Friday, 19 October 2012


Scribe, 2012, 273 pages, $27.95 (pb)

Review by Phil Shannon

The Fukushima nuclear accident in Japan in 2011 was no accident, says Richard Broinowski in Fallout from Fukushima.  Siting a nuclear reactor on an “active geological fault line where two of the earth’s tectonic plates collide” was courting catastrophe from an earthquake and tsunami like the one that duly happened in the Pacific in March that year.

As official Japanese reports added after the disaster, the powerful Japanese nuclear industry, immunised from critical scrutiny by the “cozy ranks of politicians, bureaucrats, academics, corporate players and their media acolytes”, ensured that the Fukushima plant was under-prepared for foreseeable risks.  The reactor core meltdowns in Units 1, 2 and 3, and damage to Units 4, 5 and 6, which all released a “toxic stew of radioactive isotopes”, were therefore no accident.

Before the tsunami swept aside inadequate protective concrete walls and knocked out the emergency generators, the earthquake itself had resulted in radiation leaks and critical damage to reactor core cooling systems.  The desperate attempt to cool the cores by pumping in millions of litres of seawater was unsuccessful and the freshly irradiated seawater wound up back in the sea, contaminating fish stocks.  Dangerous levels of radiation were detected as far away as Tokyo.

All of Japan’s 54 nuclear reactors pose the risks of Fukushima.  In an earthquake and tsunami prone country, they share the same “supposedly quake-resistant design” of Fukushima and human error in complex technological systems is almost inevitable.  Nuclear calamity is the predictable consequence.

Also predictable was the response to Fukushima by the nuclear establishment - denial of meltdown or radiation release, delay in providing information, suppression of bad news, and downplaying of the health risks.

When the Japanese Prime Minister, Naoto Kan, eventually cancelled plans to build an extra 14 reactors (taking nuclear from 29% to 50% of total energy supply) and announced a policy to subsidise renewables (which comprise just 1%), his own “apparently progressive” Democratic Party of Japan forced his resignation and replacement by a more nuclear-compliant Yoshihido Noda.

Whilst the ostrich response, head-in-sand, may have been the preferred position of Fukushima’s Tokyo Electric Power Company (the largest energy company in the world), and of the other nine big Japanese energy companies and their government protectors, the Japanese people spoke up.  Huge anti-nuclear rallies forced the shutting down of all Japan’s existing reactors for safety checks and few have come back on line against strong local opposition.

Construction of new reactors has also been suspended in response to “deep public suspicion and concern” (80% of Japanese voters support ending nuclear power) coupled with the financial realities of escalating capital costs, wary insurance providers, and repair, clean-up and compensation costs (compensation alone from Fukushima is estimated at between US$74-260 billion).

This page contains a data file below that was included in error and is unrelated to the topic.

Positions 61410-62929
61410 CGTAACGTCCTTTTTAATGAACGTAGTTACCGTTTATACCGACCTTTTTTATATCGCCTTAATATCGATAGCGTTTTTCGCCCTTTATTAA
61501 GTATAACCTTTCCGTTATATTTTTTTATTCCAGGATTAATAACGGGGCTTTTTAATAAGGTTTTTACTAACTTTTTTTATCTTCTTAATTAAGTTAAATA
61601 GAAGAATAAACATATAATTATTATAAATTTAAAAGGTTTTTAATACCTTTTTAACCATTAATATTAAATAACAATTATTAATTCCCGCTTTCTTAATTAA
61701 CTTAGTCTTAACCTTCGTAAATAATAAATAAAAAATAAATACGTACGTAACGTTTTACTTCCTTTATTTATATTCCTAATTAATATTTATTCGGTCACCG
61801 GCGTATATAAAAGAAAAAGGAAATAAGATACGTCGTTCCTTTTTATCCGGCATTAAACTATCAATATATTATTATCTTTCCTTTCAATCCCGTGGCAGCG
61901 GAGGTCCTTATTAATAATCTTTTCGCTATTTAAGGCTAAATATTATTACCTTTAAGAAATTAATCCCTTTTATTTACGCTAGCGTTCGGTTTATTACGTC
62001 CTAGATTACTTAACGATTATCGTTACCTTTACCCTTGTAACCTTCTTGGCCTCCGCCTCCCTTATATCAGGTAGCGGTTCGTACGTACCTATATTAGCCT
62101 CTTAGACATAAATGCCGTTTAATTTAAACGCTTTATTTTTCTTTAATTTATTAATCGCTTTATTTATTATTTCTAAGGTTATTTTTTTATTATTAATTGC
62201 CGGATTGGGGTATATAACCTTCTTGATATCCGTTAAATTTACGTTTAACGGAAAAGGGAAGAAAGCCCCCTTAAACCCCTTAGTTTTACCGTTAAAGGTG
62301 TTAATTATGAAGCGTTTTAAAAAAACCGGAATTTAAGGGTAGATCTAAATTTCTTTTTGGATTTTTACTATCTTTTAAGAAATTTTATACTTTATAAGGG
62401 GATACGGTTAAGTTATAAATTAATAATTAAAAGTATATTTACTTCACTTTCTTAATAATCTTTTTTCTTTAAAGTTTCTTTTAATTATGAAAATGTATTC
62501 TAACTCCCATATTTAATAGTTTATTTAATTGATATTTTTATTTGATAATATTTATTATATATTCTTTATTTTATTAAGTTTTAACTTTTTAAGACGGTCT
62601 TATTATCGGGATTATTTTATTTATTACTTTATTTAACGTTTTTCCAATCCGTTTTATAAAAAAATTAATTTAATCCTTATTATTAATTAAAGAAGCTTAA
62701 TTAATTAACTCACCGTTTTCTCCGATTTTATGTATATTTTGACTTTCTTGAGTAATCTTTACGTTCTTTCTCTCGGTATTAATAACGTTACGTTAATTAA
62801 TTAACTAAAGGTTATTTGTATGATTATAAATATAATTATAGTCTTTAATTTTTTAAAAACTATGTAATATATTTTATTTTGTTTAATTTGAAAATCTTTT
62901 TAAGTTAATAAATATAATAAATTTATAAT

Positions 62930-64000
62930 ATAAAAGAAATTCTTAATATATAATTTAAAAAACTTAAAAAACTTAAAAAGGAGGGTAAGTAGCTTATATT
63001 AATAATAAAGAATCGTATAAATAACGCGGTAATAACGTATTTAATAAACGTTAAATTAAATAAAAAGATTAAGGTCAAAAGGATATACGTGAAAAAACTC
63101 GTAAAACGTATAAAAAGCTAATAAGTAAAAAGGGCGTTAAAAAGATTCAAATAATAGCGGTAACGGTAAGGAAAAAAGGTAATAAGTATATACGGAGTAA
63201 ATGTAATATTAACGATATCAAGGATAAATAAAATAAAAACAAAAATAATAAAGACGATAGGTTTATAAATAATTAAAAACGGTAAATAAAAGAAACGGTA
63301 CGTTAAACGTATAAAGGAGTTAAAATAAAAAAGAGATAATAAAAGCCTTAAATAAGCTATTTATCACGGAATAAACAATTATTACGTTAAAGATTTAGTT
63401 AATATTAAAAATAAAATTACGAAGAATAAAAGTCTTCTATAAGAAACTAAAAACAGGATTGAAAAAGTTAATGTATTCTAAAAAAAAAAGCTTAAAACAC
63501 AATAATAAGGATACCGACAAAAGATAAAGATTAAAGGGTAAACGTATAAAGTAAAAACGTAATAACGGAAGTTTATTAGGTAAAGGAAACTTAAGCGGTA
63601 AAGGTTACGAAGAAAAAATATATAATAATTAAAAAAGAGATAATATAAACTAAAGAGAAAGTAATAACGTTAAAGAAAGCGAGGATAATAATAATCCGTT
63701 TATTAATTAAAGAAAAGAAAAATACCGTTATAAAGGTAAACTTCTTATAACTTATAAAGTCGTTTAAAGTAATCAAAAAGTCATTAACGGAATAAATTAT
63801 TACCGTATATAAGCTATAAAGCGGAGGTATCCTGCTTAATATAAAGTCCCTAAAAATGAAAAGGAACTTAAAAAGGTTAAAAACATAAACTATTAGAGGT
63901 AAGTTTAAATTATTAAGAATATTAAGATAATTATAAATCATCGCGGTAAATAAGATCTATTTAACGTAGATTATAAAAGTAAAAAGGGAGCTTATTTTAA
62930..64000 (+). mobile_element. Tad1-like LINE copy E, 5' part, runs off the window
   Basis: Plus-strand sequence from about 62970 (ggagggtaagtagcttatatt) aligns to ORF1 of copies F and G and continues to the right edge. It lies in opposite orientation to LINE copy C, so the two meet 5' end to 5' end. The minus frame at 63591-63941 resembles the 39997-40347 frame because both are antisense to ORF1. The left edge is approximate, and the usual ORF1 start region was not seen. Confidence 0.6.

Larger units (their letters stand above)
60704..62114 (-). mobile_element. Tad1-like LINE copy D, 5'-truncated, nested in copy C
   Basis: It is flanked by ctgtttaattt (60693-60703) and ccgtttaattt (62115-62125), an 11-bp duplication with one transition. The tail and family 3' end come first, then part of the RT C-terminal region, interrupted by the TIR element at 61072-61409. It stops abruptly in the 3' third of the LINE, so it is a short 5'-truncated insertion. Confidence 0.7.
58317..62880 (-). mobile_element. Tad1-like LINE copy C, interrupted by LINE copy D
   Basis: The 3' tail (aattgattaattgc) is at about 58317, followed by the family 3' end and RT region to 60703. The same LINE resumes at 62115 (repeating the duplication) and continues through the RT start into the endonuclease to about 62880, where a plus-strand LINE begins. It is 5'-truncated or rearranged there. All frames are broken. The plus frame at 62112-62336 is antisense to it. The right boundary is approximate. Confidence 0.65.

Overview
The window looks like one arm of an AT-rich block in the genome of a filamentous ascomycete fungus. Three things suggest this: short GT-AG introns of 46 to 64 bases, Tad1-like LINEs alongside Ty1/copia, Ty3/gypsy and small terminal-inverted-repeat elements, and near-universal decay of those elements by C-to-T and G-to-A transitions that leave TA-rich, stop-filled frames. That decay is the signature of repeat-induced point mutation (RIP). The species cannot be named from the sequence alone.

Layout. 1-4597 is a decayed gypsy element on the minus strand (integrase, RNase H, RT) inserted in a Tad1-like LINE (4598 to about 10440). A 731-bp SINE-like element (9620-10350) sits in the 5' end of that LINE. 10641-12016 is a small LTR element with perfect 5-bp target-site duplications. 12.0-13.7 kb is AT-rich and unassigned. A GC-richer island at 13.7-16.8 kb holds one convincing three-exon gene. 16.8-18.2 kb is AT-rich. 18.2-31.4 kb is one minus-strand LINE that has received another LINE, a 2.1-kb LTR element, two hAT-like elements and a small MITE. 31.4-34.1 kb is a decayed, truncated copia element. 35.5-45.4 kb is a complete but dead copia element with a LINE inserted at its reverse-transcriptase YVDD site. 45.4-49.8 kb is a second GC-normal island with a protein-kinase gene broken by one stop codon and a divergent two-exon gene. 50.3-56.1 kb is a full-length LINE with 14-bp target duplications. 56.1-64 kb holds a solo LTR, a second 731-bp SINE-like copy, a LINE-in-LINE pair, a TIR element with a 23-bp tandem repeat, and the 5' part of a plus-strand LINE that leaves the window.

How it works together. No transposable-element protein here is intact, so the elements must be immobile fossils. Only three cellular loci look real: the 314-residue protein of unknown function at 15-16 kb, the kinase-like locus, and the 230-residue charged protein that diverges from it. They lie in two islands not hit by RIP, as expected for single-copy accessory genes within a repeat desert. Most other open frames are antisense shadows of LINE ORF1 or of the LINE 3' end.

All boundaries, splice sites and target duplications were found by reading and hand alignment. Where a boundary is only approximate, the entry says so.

Broinowski sees a future of “terminal decline” for the nuclear industry in Japan, and an increasingly fragile official pro-nuclear consensus in the rest of the world, with at least some states, such as Germany, keen to steal a march on emerging renewable energy business opportunities.  Broinowski’s solution, however, also depends on “commercial engagement” with a renewables future rather than the publicly-owned and run renewables enterprise needed to switch from nuclear and fossil fuels to clean, green energy.

If some of Broinowski’s book has the measured tone of a diplomatic briefing (Broinowski was a long-time Australian government diplomat) it makes for a very handy pocket reference guide to the déjà vu history of nuclear folly, including the long saga of official denialism and myopia about the health dangers of the nuclear cycle.

Here Broinowski sheds his bureaucratic cool, especially when he turns his gaze on Australian uranium mining.  Japan is the second largest market for Australia’s uranium (which comprises 40% of the world’s uranium deposits) and Australian uranium mining companies including the big two, Rio Tinto and BHP Billiton, and their Labor and Liberal government flunkeys, must wear some moral stain for Fukushima, for the global nuclear energy industry, and, courtesy of colander-like ‘safeguards’, nuclear weapons proliferation.

The conservative, pro-nuclear media, in particular, goad Broinowski.  In response to Fukushima, the Murdoch press supplied the sneering Andrew Bolt and a bizarre Greg Sheridan, who accuses nuclear opponents of being ‘Greens/Taliban fundamentalists seeking to de-industrialise the West’.  With the less rabid but equally pro-nuclear think-tank, the Lowy Institute, providing ‘respectable’ cover, this cheer squad provided the vocal accompaniment to the main game - making nuclear energy someone else’s problem whilst selling them the deadly raw material and cashing the cheques.  Ethics never has been the strong suit for Australian capitalism.

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